The team that brought you driverless cars and Siri is now fighting a new kind of war on information.
In the world of internet memes, Instagram filters, and Photoshop, seeing is no longer believing. Everyone is a photographer or videographer once they have a smartphone in their hands, which often comes equipped with alteration tools already installed. But manipulations that started with cropping and teeth-whitening have spurred into the spread of misinformation.
Take this photo of Parkland shooting survivor, Emma Gonzalez, seemingly ripping up the U.S. Constitution. The image went viral following last month's March For Our Lives, where Gonzalez attracted widespread media attention after addressing hundreds of thousands of supporters of gun control. The photo sparked outrage on social media, criticizing Gonzalez's motives and her patriotism.
But the image had been doctored. In the original photo, Gonzalez was tearing up a shooting range target, and was part of a Teen Vogue cover story on the #NeverAgain movement.
It was an example of what's known as a "deep fake:" when people use machine-learning algorithms to easily create digital impersonations via photo, video or audio content. With manipulated media popping up and circulating on social media in recent years, experts are worried about the increasing possibility that these deep fakes will easily dupe the public.
The U.S. Department of Defense is fighting back. After testing projects like driverless cars and early iterations of Siri, Apple's virtual assistant, years ahead of their release to the public, the Defense Advanced Research Projects Agency (DARPA) is now taking on fake news.
The agency was originally formed in 1958 in response to the successful — and unexpected — Soviet launch of the Sputnik satellite into space.
"We have a mission within DARPA to invest in breakthrough technologies that prevent strategic surprise," said Dr. David Doermann, program manager of DARPA's new media forensics project called MediFor, "and essentially guarantee national security."
Doermann's team of researchers is working to create an automated tool to detect manipulations and then provide detailed information about how a photo, video, or audio file was altered.
"If our adversaries are able to generate material that can spread quickly, they can generate all of this in a disinformation campaign," Doermann warned, emphasizing that people should always be skeptical that anything they are exposed to online could be challenged in one way or another for reality.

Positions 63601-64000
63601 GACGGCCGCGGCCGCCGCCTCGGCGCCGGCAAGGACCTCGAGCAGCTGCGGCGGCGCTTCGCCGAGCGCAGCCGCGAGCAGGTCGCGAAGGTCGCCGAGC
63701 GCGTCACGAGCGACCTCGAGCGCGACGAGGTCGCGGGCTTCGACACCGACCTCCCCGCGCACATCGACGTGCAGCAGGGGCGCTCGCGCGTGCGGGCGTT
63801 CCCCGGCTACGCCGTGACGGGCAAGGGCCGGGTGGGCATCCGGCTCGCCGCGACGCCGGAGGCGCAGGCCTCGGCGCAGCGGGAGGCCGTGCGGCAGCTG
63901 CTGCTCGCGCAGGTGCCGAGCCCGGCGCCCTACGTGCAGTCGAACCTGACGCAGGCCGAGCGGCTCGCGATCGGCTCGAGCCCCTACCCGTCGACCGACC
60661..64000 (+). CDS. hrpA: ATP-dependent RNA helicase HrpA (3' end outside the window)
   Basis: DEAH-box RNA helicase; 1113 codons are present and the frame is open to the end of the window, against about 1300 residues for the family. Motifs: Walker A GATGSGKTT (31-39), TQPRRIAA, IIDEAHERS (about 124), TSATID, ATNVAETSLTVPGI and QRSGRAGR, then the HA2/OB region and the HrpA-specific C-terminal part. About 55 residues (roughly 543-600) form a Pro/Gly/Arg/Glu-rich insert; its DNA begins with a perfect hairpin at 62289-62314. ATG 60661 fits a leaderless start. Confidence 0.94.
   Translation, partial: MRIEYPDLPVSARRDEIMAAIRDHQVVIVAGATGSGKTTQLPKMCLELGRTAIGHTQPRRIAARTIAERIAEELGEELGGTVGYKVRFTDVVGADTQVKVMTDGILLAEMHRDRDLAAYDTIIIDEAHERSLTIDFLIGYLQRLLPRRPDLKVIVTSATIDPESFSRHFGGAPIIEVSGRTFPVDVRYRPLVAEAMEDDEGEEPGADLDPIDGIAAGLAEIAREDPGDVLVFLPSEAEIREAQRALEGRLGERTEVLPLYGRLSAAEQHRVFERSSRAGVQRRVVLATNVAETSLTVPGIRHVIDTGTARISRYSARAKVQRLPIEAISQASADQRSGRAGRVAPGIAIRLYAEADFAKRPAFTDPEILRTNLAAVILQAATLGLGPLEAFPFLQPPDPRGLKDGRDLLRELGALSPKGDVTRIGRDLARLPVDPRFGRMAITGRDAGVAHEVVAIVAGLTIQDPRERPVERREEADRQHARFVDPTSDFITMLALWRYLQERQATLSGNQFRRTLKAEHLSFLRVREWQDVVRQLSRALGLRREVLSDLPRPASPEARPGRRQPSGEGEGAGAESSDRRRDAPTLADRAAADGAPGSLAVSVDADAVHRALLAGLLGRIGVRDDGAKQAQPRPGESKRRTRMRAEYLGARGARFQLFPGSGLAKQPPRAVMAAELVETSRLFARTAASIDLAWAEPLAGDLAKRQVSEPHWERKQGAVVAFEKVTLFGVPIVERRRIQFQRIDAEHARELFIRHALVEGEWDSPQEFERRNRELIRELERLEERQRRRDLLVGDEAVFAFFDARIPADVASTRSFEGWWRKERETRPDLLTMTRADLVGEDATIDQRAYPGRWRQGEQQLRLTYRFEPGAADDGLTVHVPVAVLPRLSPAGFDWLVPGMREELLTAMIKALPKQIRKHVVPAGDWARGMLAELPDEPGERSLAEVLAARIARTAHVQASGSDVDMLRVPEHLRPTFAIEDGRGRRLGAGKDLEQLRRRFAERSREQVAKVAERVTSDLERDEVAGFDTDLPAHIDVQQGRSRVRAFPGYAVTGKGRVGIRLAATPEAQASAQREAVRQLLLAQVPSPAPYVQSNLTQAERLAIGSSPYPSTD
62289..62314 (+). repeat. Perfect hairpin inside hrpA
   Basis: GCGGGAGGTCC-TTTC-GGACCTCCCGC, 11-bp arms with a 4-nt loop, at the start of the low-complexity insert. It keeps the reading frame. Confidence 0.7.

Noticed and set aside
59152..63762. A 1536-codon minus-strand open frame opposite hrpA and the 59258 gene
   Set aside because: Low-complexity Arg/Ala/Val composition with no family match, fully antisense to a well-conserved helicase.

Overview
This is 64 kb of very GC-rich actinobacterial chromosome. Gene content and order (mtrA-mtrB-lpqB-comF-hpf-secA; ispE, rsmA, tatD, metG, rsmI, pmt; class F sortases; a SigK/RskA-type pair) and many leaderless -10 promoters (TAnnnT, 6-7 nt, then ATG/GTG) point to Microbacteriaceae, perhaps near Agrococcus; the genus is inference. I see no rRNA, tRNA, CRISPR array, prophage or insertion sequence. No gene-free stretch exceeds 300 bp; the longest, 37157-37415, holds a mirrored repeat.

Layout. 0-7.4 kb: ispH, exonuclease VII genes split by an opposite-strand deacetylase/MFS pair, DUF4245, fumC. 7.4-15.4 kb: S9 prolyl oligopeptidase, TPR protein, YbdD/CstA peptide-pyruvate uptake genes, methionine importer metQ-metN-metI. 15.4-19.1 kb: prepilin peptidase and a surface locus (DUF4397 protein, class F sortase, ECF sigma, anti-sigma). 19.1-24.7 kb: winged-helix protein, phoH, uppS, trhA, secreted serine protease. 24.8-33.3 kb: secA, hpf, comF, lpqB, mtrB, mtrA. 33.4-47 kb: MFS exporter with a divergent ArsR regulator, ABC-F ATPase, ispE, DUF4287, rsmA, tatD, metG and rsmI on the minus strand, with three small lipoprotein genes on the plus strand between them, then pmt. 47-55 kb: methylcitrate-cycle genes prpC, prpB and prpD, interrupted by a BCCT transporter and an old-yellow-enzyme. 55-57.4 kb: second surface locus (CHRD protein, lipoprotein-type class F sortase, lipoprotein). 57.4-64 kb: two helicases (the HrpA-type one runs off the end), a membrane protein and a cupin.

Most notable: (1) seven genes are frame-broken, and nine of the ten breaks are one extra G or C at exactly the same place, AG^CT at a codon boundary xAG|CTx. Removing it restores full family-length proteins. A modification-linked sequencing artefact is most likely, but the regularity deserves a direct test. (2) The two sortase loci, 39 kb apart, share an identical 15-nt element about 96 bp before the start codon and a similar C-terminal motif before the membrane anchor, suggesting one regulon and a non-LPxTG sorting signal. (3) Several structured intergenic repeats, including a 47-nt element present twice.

NBC News took a look at the technology first hand, pointing out differences that a human's naked eye wouldn't notice.
For example: This photo of race cars looks legitimate, with five cars speeding along the track. But the orange and white car wasn't originally in the photo. MediFor's tech can run a heat map to identify where an image's statistics, called a JPEG Dimple, differ from the rest of the photo. Here, the heat map highlights the car in question in red; its pixelation and image statistics differ from the other cars in the photo, which shows that the orange car was added.
In this next sample, two men sit side by side on a couch, reading from separate sheets of paper. In reality, each man was filmed sitting on the couch separately. The two videos were then merged together to show the final product shown in this still image from the video.
The University of Maryland's team of researchers working with DARPA developed this indication tool to flag problem spots in the video. The tool detects light levels and the direction from which the light is coming, using arrows to point out the differences and prove the original videos where shot at different times. The indicator turns red, marking a literal red flag when the content is suspicious.
Automated tools like these have been in development for about 20 months, and will continue to be finessed through 2020, said Doermann.DARPA then hopes to work directly with Silicon Valley tech companies to implement the analytics on their platforms, identifying questionable online content in a matter of seconds.
"Really, today, nothing [online] is authentic," said Doermann, noting that further uses for the automation could include the FBI and military, as well as court evidence, and insurance and fraud companies.